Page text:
Dog ban press conference
Govt amends ban on importing dogs for breeding
Government has lifted a ban on breeding or importing dogs deemed a moderate risk for causing injury.
People will be allowed to keep pets including rottweilers, Staffordshire bull terriers, German shepherds and doberman pinschers as long as they act as responsible owners, Environment Minister Marc Bean said today.
Campaigners welcomed the move, saying it allows them to train and breed animals and opens their door to international competition.
The ban was initially imposed by then Minister Dennis Lister in 2003 following increasing complaints of biting, injury and aggressive behaviour.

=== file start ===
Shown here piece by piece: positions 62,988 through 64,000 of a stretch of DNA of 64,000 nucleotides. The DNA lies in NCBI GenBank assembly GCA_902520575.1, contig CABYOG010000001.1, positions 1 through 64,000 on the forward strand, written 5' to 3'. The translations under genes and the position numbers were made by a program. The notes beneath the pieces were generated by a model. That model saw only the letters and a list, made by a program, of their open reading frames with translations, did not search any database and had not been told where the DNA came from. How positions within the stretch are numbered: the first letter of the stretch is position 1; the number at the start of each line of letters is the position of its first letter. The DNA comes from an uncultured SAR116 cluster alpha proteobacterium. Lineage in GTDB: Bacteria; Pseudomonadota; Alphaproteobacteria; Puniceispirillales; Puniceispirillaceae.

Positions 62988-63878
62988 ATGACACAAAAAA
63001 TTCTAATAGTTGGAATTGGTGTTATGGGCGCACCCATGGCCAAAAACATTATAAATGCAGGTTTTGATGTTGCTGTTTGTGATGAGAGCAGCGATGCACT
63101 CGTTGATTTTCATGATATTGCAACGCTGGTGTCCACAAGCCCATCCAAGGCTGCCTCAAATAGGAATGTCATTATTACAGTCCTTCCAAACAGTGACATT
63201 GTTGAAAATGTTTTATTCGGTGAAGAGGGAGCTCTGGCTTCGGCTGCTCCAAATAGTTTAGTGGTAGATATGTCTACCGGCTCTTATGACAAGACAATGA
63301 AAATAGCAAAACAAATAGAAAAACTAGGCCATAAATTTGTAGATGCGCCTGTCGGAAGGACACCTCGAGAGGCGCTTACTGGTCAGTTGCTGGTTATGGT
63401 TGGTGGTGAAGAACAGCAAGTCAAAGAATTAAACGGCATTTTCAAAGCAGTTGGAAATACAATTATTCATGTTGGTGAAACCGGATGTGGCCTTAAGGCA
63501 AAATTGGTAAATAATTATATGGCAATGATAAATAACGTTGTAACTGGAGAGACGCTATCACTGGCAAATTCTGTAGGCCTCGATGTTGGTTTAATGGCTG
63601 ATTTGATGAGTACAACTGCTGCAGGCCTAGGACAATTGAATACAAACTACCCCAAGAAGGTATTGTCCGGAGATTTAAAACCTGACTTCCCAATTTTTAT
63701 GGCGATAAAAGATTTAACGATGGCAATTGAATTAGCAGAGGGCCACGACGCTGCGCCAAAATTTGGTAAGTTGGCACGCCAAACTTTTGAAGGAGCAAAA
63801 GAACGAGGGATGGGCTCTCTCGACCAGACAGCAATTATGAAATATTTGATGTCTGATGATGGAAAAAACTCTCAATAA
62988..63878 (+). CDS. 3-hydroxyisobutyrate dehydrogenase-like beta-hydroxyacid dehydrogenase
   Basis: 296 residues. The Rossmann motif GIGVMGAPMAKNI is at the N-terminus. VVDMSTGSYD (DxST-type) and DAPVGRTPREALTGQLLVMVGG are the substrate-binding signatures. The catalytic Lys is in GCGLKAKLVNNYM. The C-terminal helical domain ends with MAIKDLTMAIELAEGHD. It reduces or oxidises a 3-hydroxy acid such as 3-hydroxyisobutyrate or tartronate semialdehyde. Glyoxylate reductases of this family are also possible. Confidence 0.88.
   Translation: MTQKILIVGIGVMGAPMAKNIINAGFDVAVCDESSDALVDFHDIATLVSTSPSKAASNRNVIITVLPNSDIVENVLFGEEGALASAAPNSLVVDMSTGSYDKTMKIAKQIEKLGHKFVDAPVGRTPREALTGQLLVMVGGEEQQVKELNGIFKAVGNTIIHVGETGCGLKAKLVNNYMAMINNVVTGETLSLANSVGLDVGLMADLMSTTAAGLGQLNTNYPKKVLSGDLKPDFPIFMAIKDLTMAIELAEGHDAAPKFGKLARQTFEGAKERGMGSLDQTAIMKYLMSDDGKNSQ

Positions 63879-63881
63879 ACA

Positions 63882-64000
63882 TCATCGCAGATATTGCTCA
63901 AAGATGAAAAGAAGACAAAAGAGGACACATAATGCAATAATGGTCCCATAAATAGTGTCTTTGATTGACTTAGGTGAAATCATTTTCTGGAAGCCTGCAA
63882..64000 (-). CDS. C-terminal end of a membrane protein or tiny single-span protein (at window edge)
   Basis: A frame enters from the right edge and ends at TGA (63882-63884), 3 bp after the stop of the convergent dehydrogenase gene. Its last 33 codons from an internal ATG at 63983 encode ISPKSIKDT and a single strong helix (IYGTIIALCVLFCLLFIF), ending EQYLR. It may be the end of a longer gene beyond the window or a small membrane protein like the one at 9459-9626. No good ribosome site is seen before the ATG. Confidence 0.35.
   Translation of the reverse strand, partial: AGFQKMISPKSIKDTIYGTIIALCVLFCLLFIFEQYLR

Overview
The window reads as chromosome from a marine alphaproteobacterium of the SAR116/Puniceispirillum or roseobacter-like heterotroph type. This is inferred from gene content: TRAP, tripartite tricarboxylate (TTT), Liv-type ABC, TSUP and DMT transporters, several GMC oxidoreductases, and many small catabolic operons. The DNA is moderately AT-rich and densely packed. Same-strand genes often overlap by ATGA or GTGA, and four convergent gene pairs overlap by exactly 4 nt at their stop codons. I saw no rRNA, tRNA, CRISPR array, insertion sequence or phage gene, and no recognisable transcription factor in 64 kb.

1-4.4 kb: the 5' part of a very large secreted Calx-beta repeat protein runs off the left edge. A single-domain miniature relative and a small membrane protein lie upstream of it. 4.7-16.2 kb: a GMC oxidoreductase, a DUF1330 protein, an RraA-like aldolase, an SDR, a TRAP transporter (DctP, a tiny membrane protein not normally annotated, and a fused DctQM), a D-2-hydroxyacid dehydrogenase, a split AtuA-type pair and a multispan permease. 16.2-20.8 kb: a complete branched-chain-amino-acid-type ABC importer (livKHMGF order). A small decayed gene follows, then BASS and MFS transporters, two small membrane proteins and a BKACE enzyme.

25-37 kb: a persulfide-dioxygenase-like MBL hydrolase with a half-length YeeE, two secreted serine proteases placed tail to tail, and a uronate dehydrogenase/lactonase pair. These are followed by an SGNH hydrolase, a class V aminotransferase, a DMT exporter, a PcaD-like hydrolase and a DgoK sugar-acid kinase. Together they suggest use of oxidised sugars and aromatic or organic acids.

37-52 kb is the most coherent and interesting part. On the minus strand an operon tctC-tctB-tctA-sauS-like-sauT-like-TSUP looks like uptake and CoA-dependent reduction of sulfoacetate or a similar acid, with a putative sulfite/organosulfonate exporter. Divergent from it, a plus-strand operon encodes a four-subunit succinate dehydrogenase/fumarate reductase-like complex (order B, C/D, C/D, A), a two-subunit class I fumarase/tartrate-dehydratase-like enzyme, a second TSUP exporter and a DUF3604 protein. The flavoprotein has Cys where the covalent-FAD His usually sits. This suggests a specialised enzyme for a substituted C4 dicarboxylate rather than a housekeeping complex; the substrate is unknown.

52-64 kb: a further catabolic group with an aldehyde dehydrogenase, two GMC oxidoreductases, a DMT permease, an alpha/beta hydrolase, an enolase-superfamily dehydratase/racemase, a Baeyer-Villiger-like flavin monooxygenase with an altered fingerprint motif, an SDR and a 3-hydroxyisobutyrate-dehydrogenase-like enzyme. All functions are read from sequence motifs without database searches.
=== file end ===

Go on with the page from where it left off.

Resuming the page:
This morning, Mr Bean told a press conference that would be relaxed after a review from a Canine Advisory Committee of dog experts.
He said conditions imposed on restricted breeds of dogs will include keeping them on a leash when theyre not in an escape-proof enclosure, which will be inspected by officials.
Also today, the Minister announced Government has decided against banning puppies and kittens from the UK, despite that country relaxing its rabies laws.
Government veterinary officer Jonathan Nisbett was reportedly in favour of blocking young animals from Britain as it eases its regulations on January 1, prompting an outcry from dog lovers in Bermuda.
But Mr Bean told the media today: We have concluded that the risk is sufficiently low to enable Bermuda to continue accepting dogs and cats of any age from the United Kingdom without requiring any rabies vaccination, and to allow these animals to enter Bermuda as young as three months of age.
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